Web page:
8. To be sure, underlying each Rule is a protection of the former client’s confidential information. A government lawyer, like any lawyer, owes an ongoing duty to a former client to preserve the confidential information the lawyer garnered in the representation unless the former client releases the lawyer from that duty. Rule 1.11(a)(1) requires a lawyer who formerly served as a public officer or government employee to comply with Rule 1.9(c), which in turn provides that “a lawyer who has formerly represented a client in a matter” [in this case, a government or governmental agency] “shall not thereafter use confidential information of the former client protected by Rule 1.6 to the disadvantage of the former client” or reveal such information, in each case “except as these Rules would permit or require with respect to a current client.” Among the exceptions in each Rule is the former client’s “informed consent” within the meaning of Rule 1.0(j). Consistent with this proscription, Rule 1.11(a)(2) says that the government agency may consent if a former government attorney seeks to represent another party “in a matter in which the lawyer participated personally and substantially” while a government employee, subject always to the proscription in Rule 1.11(c) against the use of confidential government information against third persons, a ban that consent may not waive (and that is not an issue we address in this opinion).
9. Absent the former client’s informed consent, the differing language of the two Rules reflects their different objectives. Rule 1.9(a) bars representation adverse to a former client “in the same or a substantially related matter” to the matter in which the lawyer previously represented a client. Rule 1.11(a) bars representation by a former government employee adverse to the former client only in the same specific matter as the matter in which the lawyer participated “personally and substantially” during the lawyer’s government employment. As a result, the application of each Rule may diverge in practical ways. Solely by way of illustration, some courts apply Rule 1.9(a)’s “substantial relationship” test to disqualify lawyers who represented clients in specific types of matters. See, e.g., Panebianco v. First Unum Life Ins. Co., 2005 U.S. Dist. LEXIS 7314 (S.D.N.Y. Apr. 27, 2005) (disqualifying law firm that represented former client in disability matters); Lott v. Morgan Stanley Dean Witter & Co., 2004 U.S. Dist. Ct. LEXIS 25682 (S.D.N.Y. Dec. 23, 2004) (disqualifying law firm that represented former client in ERISA matters); Mitchell v. Metro. Life Ins. Co., 2002 U.S. Dist. LEXIS 4675 (S.D.N.Y. Mar. 21, 2002) (disqualifying law firm that represented former client in discrimination matters). Without endorsing these decisions – disqualification to appear in court is a question of law not ethics and governed by judicial standards outside our purview – a theme running through the opinions, sometimes labeled the “playbook” approach, is not practicable in the context of former government lawyers. Many state and sub-state legal departments represent the government only in specific types of cases. To use this “playbook” approach in interpreting Rule 1.11(a) is to disregard both its purpose of encouraging public service and the different language that Rule 1.11(a) uses to assess whether a government lawyer is able to represent a client against the lawyer’s former employer.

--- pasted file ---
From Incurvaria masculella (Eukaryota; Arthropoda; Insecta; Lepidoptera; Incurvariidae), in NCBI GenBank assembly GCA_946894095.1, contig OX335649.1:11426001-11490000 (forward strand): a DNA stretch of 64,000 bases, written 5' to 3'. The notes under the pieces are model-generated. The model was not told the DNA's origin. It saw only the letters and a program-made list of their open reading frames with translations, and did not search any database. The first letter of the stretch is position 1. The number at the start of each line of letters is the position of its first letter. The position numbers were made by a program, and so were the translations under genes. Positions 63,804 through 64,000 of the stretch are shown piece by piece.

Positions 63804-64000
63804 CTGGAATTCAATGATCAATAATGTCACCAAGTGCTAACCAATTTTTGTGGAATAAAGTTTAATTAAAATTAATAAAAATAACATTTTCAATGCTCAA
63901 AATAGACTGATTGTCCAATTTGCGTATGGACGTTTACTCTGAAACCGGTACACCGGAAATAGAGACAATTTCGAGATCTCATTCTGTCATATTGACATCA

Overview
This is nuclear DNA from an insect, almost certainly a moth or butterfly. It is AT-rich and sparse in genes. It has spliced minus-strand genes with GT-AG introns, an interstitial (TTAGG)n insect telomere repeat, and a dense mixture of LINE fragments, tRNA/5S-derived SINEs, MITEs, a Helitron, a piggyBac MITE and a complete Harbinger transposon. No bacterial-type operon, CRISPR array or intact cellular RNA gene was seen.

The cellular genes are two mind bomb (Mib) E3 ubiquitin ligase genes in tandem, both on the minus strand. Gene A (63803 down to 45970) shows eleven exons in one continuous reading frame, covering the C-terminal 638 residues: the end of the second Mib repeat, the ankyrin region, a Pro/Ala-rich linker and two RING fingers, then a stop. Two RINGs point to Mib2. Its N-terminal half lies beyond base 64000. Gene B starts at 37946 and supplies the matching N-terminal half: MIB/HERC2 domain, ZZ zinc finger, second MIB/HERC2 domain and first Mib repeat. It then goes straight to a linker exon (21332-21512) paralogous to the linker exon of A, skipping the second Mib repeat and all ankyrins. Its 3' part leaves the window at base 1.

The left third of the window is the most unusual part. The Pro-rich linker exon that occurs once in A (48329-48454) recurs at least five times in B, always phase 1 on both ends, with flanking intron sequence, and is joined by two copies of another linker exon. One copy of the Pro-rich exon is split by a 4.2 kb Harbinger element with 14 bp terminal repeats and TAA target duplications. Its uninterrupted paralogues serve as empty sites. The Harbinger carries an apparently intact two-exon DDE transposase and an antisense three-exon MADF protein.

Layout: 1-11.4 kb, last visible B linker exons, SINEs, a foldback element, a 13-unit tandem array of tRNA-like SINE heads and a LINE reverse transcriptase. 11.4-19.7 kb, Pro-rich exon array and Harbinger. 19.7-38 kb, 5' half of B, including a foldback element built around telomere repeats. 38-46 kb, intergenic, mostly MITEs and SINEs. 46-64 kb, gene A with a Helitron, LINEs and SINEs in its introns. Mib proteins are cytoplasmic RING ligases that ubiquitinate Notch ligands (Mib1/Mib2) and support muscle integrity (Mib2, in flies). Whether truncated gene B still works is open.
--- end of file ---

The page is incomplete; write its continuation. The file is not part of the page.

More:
10. Otherwise put, Rule 1.11(a) ousts the application of Rule 1.9(a) in the context of government lawyers. Rule 1.9(a)’s “substantial relationship” may extend its reach to encompass matters that Rule 1.11(a)’s requirement of “personal and substantial” involvement in the specific matters was not intended to embrace. We do not negate the possibility that the two may overlap in some instances, but neither do we believe that the two are necessarily congruent. That each Rule uses different language, that Rule 1.11(a) is specific to government lawyers in contrast to Rule 1.9(a)’s general application, and that Rule 1.11(a) serves public purposes beyond those animating Rule 1.9(a), fortify this conclusion. We note, too, that the considerations for determining whether Rule 1.11(a) applies are materially narrower than those customarily applied in analysis of a Rule 1.9(a) conflict. Compare Rule 1.11, Cmt. 10 (factors to be used in determining whether two matters are the same include “the extent to which (i) the matters involve the same basic facts, (ii) the matters involve the same or related parties, and (iii) time has elapsed between the matters”) with Rule 1.9, Cmts.  &  (setting forth additional factors to be considered in making a decision about whether a conflict exists).
11. Consequently, we conclude that a onetime government lawyer may represent clients adverse to the lawyer’s former government employer unless that lawyer had a personal and substantial involvement in the same specific matter in which the lawyer now proposes to challenge the government’s position. This conclusion rests on the assumptions (a) that the inquiring lawyer does not possess confidential information about the specific matter obtained during the inquirer’s government service, and (b) that the inquiring lawyer does not otherwise possess confidential information about the specific matter which, owing to the lawyer’s confidentiality obligations, the lawyer could not competently represent the client in resisting the government’s action without violating the lawyer’s ongoing duty of confidentiality, see N.Y. State 901 ¶ 10 (2011) (a lawyer possessing non-disclosable confidential information relating to existing representation must assess whether the lawyer reasonably believes that the lawyer may competently represent client). But merely knowing how the government agency usually handles such matters, untethered to personal and substantial involvement in or confidential information about the specific matter, is alone insufficient to prevent the former government lawyer from representing a private client against the lawyer’s former government employer.
12. A lawyer formerly employed by a county department to handle child support enforcement proceedings may, after termination of such employment, represent respondents in such proceedings, provided that the lawyer was not personally and substantially involved in, and possesses no confidential information acquired about, the same specific matter while a government employee.